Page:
are charged with seven robberies using violence and intimidation, in various banks in Madrid.
Investigations started after a series of robberies hit a Madrid bank branch and it was realized that the criminals had fled using the sewer system.
Similar robberies have happened over the years and agents managed to identify two people who could be related to the crimes. Upon questioning the suspects, they were able to identify other members of the group.
Upon discovering that they were planning a new assault on a bank in the Usera district of Madrid, they found that a sewer cover had been lifted on one of the public roads.
Observing that the robbers were making preparatory maneuvers to rob the bank, the police officers stood ready to arrest them. 50 minutes after the robbery, officers spotted four of the band members coming out of the basement and four others waiting outside.
Four of the members of the group were arrested as they came up to the street, after committing a robbery in which they seized more than 60,000 euros. At the time of the arrest, the robbers were carrying two pistols, a revolver, clamps and tape to immobilize victims, a crowbar, a sledgehammer and flashlights. The four members waiting on the street were also placed under arrest.
A further two group members were arrested later.
Among the major banks targeted in the last three years are BBVA, Santander, Bankia and La Caixa. The amounts they stole ranged from 25,000 to 275,000 euros, according to sources close to the investigation.
Reportedly after nearly 15 years of criminal activity, they knew every nook and cranny of the sewer system, and were able to pinpoint each bank branch.
All in the family
During the investigation, agents learned that the leader of the group was the son of a famous bank robber, who used the same method to perpetrate his robberies.
His father, Jesús Iglesias Carrascosas, was the original leader of the gang, and taught the the techniques and the layout of subterranean Madrid, as well as the tricks of the bank robbery trade, to his son.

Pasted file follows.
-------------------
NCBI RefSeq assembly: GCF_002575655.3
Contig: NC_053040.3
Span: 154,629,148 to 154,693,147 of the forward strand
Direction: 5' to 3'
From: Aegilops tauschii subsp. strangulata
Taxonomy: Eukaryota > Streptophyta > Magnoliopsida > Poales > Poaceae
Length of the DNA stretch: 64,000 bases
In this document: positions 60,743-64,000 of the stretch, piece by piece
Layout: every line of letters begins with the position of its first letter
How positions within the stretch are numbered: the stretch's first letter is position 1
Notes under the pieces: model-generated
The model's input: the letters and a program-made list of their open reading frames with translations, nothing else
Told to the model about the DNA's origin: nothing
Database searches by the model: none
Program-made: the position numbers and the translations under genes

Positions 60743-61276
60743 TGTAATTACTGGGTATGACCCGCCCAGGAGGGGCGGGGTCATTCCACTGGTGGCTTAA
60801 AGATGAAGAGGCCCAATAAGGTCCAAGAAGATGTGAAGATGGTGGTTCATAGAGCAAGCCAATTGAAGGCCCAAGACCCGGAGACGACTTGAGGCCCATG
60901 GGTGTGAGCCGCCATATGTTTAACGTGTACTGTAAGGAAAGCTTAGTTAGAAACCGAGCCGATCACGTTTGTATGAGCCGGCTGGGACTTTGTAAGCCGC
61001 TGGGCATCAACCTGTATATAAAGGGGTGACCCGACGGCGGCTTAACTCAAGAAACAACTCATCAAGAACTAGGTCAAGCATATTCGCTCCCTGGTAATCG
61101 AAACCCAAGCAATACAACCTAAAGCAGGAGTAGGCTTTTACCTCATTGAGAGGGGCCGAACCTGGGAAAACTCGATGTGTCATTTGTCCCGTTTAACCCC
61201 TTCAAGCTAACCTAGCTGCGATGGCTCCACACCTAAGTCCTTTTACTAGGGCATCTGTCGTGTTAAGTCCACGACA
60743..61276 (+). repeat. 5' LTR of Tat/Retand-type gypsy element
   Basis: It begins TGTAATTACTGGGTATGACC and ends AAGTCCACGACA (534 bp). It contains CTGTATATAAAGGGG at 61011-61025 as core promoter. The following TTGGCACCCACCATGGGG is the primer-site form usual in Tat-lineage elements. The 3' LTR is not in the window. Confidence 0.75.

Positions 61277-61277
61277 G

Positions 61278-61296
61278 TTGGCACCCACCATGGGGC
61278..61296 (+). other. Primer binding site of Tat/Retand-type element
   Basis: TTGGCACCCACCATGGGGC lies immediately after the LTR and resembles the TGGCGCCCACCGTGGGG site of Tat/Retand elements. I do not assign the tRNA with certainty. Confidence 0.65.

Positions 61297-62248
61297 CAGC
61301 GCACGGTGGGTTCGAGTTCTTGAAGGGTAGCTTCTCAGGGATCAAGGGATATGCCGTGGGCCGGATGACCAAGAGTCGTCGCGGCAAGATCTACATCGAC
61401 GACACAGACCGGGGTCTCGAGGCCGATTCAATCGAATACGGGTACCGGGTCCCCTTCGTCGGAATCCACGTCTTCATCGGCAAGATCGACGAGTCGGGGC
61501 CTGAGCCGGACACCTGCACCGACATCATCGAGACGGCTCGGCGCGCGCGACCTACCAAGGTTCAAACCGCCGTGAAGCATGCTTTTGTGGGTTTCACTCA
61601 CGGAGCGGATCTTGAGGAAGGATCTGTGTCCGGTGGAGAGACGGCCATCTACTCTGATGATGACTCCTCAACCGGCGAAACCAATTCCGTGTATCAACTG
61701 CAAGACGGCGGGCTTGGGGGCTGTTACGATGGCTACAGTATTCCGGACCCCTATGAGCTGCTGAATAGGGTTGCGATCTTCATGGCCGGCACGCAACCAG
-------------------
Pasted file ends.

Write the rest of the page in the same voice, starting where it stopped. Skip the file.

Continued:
The new leader's name was Carlos Iglesias and after his father and teacher passed away in 2008, he rose to the top of a criminal group known as "the sewer gang."
Police inspector Dionisio Martín explained to El País
"He showed [his son] how to stage his raids through the sewers, and he learned the art of attacking banks from underground."
Martín went on to explain that Iglesias had something of an egocentric character. When committing robberies he shouted to bank employees that he was "the leader of this gang," or describing himself as the "Robin Hood of Vallecas," which was in reference to a Madrid neighborhood.
However, despite his nickname, police were unable to find any evidence that the crooks had ever shared their ill-gotten gains with the poor.
Speaking of the sewer system, Martín explained:
"They knew that if there were rats down there, there was life."
"They could tell which were the areas underground where they couldn't breathe," he added.
Apparently the rest of the gang was also trained by Jesús Iglesias together with another veteran thief, who is now aged 71 and is still yet to be located by police.
So now, at the age of 30, Iglesias' criminal career has been cut short along with his criminal group of friends.
Iglesias apparently had a regular job with a fishmonger in Madrid, and no previous criminal record.